update from the reader who recommended someone who lied to her

Remember the reader who recommended someone for a job with her former employer and soon found out the person had lied to get the job? She was planning to quit within months for grad school, something that would have prevented the company from hiring her if they’d known. The reader was concerned about how it would reflect on her for recommending the person. Here’s her update.

After I received your response, I told her that I was unhappy with how she’d handled the situation and she’d put me in a really awkward situation with my former employer. She went into complete denial and even when I asked her if she’d considered how her actions would impact my reputation she said, “It hadn’t occurred to me, actually,” and then told me I took my recommendations too seriously! I didn’t even bother to tell her I couldn’t provide assistance in the future because I was too shocked and angry to say anything after that. Hopefully she will know better than to ask for my help again!

Fortunately, things with my former employer turned out alright. They were annoyed that she quit, but didn’t blame me. As soon as they told me I immediately apologized and said I never would have recommended someone if I’d known they were planning to leave. So it could have been worse, but I’m pretty sure it will permanently affect my relationship with my former employer and they’re never going to trust me or my recommendations as much now. Also, I later found out that the girl had misled some of my other coworkers as well. With some, she didn’t tell them she was looking for another job and asked them to write recommendations for grad school, and with others she never mentioned she was going to school and asked for help with jobs. I haven’t gossiped, but we work in a very small field and word has definitely gotten around and I doubt she’ll ever get good references from either job.

So, there you have it. Not a great outcome, but your advice helped so much and prevented it from becoming a terrible situation for me. Thanks again for answering my question, and also for the great advice in your posts.

{ 17 comments… read them below }

  1. two times*

    Wow, you really need to back down on just how important your recommendation really was. I would bet your opinion counted for less than 5% of their decision to hire this person.

    1. Steve*

      I respectfully disagree with you. It is not the importance to the hire that is significant, it is the fact that when you make a recommendation it is your credibility that is at stake. It’s always a risk, but her friend was utterly unaware of how she squandered her friend’s reputation with this employer. It was not her reputation to waste.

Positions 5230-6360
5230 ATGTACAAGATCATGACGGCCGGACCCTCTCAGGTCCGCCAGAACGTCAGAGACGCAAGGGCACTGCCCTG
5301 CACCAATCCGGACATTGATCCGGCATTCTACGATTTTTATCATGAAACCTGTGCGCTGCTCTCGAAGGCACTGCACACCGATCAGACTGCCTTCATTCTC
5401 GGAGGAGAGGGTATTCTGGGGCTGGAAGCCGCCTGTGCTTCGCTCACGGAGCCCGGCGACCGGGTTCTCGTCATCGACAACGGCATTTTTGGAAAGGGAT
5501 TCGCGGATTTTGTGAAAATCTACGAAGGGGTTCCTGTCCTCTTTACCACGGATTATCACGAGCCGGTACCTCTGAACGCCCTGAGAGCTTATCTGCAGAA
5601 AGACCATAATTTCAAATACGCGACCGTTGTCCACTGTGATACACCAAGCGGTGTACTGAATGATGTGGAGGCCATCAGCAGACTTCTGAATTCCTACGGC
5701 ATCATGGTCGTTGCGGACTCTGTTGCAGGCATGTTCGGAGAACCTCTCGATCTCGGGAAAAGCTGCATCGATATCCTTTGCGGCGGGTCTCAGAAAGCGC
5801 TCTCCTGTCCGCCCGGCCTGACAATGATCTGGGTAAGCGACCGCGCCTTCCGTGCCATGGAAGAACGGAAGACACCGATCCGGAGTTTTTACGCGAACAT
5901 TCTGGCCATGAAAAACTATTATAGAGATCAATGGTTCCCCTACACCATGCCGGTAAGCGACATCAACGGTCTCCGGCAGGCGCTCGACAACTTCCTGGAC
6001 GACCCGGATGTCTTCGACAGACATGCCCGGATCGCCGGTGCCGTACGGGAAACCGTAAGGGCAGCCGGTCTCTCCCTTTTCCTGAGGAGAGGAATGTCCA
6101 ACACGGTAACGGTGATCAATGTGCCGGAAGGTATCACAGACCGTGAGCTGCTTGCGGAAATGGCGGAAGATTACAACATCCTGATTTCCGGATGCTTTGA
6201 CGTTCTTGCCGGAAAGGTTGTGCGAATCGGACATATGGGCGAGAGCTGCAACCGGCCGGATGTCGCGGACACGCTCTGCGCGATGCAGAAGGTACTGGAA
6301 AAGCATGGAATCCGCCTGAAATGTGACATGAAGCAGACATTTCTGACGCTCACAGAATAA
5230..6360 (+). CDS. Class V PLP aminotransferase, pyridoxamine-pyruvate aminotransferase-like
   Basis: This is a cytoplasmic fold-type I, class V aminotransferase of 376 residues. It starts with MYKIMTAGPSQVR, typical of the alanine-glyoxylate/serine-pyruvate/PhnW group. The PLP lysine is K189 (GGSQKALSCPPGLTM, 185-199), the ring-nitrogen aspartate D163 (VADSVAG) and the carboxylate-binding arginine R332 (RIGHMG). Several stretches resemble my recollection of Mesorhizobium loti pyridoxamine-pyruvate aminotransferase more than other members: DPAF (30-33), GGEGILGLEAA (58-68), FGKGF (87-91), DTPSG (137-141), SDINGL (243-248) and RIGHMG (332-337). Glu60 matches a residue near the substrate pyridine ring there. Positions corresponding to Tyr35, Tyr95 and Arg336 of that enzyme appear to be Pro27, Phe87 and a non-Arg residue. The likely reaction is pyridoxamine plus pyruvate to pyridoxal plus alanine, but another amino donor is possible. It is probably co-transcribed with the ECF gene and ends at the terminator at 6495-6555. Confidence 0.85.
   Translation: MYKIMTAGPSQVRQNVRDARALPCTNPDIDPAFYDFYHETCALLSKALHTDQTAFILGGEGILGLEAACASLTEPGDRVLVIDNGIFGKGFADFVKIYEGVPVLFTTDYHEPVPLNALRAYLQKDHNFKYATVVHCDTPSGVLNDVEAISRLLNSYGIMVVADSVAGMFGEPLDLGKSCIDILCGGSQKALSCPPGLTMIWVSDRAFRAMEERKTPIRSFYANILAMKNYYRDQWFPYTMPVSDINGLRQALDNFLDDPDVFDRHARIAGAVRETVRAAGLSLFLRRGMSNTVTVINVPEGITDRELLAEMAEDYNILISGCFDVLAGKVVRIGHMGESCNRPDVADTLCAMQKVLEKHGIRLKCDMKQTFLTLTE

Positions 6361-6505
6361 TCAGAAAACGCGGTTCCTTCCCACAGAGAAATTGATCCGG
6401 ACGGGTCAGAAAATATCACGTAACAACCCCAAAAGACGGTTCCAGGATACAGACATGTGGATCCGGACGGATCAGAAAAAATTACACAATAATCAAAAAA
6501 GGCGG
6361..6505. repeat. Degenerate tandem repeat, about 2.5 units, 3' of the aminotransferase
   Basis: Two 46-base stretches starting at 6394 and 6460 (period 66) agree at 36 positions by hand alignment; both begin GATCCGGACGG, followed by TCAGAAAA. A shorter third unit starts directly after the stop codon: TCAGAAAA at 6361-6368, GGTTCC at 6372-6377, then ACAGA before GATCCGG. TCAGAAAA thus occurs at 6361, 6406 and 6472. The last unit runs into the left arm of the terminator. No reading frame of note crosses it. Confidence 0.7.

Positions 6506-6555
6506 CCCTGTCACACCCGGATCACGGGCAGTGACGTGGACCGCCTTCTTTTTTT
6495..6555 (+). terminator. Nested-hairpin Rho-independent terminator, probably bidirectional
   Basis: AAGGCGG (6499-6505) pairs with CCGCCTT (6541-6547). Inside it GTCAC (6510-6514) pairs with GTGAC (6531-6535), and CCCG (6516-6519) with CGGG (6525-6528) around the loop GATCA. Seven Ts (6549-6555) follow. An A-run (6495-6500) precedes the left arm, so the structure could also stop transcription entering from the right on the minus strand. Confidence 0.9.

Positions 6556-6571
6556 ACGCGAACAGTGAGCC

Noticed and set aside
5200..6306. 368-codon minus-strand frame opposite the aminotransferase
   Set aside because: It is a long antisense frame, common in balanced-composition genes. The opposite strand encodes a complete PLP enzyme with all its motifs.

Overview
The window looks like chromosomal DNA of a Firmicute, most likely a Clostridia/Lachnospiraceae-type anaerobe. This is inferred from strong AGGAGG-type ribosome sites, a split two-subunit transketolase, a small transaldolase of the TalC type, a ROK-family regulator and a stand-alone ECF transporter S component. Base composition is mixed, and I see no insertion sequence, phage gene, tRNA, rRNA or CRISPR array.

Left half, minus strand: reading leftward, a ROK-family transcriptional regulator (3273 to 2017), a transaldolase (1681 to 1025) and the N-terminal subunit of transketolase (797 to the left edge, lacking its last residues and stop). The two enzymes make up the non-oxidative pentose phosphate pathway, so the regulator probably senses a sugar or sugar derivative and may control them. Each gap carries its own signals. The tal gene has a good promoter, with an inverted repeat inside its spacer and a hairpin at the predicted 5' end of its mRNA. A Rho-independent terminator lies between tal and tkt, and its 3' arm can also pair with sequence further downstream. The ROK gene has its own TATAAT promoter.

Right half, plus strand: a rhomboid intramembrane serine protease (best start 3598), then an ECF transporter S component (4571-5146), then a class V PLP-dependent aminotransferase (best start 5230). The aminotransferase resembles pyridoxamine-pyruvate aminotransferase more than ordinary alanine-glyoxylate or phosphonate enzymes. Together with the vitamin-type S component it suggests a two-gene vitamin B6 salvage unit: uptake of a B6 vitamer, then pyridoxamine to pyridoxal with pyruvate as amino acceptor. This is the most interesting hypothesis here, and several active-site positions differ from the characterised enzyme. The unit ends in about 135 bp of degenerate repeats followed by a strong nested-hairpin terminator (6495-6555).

2. Really?*

      Its not how much of the decision that the recommendation is based on that matters.

      Its how it reflects on OP. If OP recommends someone who wastes time and is a flake then OP’s own standing could be affected if the employer is upset about it.

      If I recommend an investment firm to you and they run off with all your money will you consider recommendations and advice from me in the same light? If you believed I knew that they were going to do that their is a more than good chance you’d stop talking to me completely.

    3. Kimberlee, Esq.*

      Also, on the original post that Alison linked to, the first two sentences are “A colleague asked me to recommend her for a job with a company I used to work for. Based on my recommendation, she got the job.” So, reading helps.

    4. OP*

      Actually, she asked for my help very late in their hiring process and she wouldn’t have even gotten an interview without my recommendation. And if it was so meaningless, she shouldn’t have needed to use my reputation to get hired.

    5. Kimberly*

      I agree completely with the original poster. Her recommendation probably got her the job. In both of my jobs so far, a recommendation from me usually gave the applicant a job instead of more qualified individuals. They were both at fairly large companies with a big applicant pool.

      Exceptions are of course for jobs with exceptional high demand in companies like Intel and Google.

  2. Paul*

    This woman doesn’t seem to feel any shame about her actions. Her extreme lack of empathy and inability to accept fault almost seems sociopathic.

  3. ChristineH*

    Wow. That’s about all I can come up with on this one. I’m glad it turned out okay with your previous employer.

  4. Aaron*

    Looking back at the original post, it had a whole sub-topic about telling the employer their employee was about to leave. OP, did that work itself out, or did you have to force the employee to give notice/take some other action?

    PS thanks for the update?

    1. OP*

      I didn’t end up telling the employer. I considered it, but I couldn’t think of a way to do it that didn’t feel like tattling. She told them a few days after talking to me though, so I apologized profusely once the employer talked to me.

  5. Tami M.*

    Well, I’m glad it worked out, for the most part, for the OP. Hopefully the former employer won’t hold it against her. Even the most well intentioned people can get duped by a friend. (myself included) Some people are just that good at lying.

  6. saro*

    Yes, I think the employer won’t hold it against the OP. Everyone makes mistakes, OP apologized. Chalk this up as a lesson learned. It’s disappointing when a friend flakes so royally though.

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